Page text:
Working in ICU, I seem to always be seeing and learning new things. Who would have thought I would ever take care of a patient with Tetanus (Lock-Jaw), a disease that has been pretty much eradicated in our country? Now I have cared for another patient with something I never thought I would see in my lifetime: Hansen's Disease (Leprosy). I did not even know what Hansen's Disease was, so I asked the nurse giving me report, "What the heck is that?". He had cared for the patient 12 hours without even asking that question. We googled it on our iPhones (management has taken away our internet use and we don't have any "books" on the units), and were amazed to find that Leprosy is now called Hansen's disease because so dude discovered the bactrium rods that prove the diagnosis.
Hansen's disease can be treated, but not really cured. It is simular to Tuberculosis and the medications are almost the same. Apparently there are thousands of cases here in the United States every year. The Armadillo is a carrier of the bacteria (another good reason to run from the scaly armored digging machine). Usually Leprosy is contracted in another country, a 3rd world country, where the sanitation is not good and the water is not clean. In this man's case he contracted the disease in Vietnam while serving in the military, judging from his age, it was probably his 3rd or 4th tour of duty. The article I downloaded stated that the incubation period could be up to 30 years.
This man had documented treatment at least 3 years ago. Apparently he was not following up with the VA or his family physician. He had gotten neuropathy to the point that he could no longer walk. He lived alone, his family all lived far away, and no body took care of him. No one, at all....apparently even knew what his diagnosis was or how sick he actually was....no one. With the stigma that this bibical disease has, I would venture to guess he didn't talk about it much.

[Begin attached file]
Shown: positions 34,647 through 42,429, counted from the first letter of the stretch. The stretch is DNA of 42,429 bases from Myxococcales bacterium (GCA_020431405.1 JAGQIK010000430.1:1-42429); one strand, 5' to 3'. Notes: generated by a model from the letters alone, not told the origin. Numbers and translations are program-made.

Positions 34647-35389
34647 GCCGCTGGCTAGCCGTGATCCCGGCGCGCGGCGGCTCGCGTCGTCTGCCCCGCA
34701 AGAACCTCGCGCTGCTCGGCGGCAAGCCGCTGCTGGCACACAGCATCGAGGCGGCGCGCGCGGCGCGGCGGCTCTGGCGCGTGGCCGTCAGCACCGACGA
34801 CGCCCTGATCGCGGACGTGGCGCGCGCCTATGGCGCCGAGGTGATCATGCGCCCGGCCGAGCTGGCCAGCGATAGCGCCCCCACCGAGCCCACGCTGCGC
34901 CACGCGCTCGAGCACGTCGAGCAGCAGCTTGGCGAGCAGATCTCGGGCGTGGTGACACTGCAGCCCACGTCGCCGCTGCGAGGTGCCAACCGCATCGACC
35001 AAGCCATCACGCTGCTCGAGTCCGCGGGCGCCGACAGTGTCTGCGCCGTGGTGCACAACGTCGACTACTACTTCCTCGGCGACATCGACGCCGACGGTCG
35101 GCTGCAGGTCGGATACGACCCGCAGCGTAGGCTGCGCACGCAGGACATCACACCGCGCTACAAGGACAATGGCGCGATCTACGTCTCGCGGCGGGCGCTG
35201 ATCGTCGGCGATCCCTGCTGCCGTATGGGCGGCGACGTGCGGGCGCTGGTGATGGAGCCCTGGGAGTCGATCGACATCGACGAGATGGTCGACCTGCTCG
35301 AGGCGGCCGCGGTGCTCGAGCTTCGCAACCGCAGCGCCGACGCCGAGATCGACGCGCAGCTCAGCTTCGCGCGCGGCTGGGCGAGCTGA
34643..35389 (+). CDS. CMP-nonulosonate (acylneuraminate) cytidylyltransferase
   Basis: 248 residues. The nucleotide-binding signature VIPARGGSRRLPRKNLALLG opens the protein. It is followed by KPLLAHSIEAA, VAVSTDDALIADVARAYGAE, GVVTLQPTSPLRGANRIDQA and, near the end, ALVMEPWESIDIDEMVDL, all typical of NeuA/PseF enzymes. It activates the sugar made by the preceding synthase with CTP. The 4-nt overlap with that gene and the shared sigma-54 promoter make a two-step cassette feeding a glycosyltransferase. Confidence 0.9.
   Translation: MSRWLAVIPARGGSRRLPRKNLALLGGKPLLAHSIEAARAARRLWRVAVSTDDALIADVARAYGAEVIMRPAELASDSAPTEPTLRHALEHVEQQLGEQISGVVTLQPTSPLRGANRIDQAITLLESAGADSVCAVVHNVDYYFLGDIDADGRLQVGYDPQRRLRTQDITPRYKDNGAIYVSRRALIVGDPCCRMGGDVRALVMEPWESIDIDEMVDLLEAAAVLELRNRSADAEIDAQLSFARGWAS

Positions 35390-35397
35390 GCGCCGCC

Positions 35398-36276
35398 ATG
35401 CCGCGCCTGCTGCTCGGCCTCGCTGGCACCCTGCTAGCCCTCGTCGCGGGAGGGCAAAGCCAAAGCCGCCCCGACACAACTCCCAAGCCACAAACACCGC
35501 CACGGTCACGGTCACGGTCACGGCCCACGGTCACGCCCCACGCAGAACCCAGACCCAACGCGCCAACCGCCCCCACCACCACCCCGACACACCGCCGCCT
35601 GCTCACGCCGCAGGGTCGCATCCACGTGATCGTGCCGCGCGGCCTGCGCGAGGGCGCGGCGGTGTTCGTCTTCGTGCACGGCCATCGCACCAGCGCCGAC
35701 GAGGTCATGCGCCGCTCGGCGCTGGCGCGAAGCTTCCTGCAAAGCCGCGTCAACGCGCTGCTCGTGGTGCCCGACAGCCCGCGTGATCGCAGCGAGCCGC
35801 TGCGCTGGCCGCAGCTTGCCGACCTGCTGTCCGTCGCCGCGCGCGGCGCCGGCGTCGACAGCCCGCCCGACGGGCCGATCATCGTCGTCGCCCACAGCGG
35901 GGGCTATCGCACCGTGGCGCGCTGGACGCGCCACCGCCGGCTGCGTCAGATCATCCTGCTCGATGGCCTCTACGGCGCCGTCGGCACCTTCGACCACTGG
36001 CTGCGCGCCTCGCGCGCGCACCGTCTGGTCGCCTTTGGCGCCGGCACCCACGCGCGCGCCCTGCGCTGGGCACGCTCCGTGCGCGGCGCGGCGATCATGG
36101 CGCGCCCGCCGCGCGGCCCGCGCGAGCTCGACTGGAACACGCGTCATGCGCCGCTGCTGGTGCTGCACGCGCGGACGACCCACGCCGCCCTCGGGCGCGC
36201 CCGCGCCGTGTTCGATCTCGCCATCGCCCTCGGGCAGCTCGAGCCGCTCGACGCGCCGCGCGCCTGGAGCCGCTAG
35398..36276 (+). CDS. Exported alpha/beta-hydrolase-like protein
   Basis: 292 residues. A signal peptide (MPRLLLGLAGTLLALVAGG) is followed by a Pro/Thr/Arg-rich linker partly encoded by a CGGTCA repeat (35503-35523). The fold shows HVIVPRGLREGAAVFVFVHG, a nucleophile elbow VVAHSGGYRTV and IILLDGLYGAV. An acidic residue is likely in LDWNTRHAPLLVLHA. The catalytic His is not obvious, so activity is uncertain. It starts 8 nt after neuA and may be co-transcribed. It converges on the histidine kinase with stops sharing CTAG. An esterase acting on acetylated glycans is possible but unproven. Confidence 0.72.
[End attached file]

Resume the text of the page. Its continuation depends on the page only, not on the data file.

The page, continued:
Finally one of his children traveled to see him, and seeing the condition he was in decided to stay to take care of him, but his father refused to let him take him to the doctor (maybe a little dementia setting in here). The son, who had no medical training, tried to care for his father to the best of his abilities, but he was already so debilitated and covered in decubitus ulcers (bedsores) that the care he needed was beyond his skills. His father began having difficulty breathing and was brought to the hospital by ambulance.
Now he is recieving end of life care and will probably go home with hospice. I am puzzled that any ex-military, who should have been recieving military benifits and medical care, could have gotten to be in such poor condition...in this country with all the medical advances we have. I would think that there would be a Social Worker who would follow up when patient's with chronic conditions just stopped showing up for their appointments. I would think they would at least contact them by phone to be sure they were still alive. I know that patients are in part responsible for their own health, but sometimes, just one person going out of their way can make a big difference.
The physical manisfastations of this disease was horrible, the neglect of someone who served our country so nobely....criminal.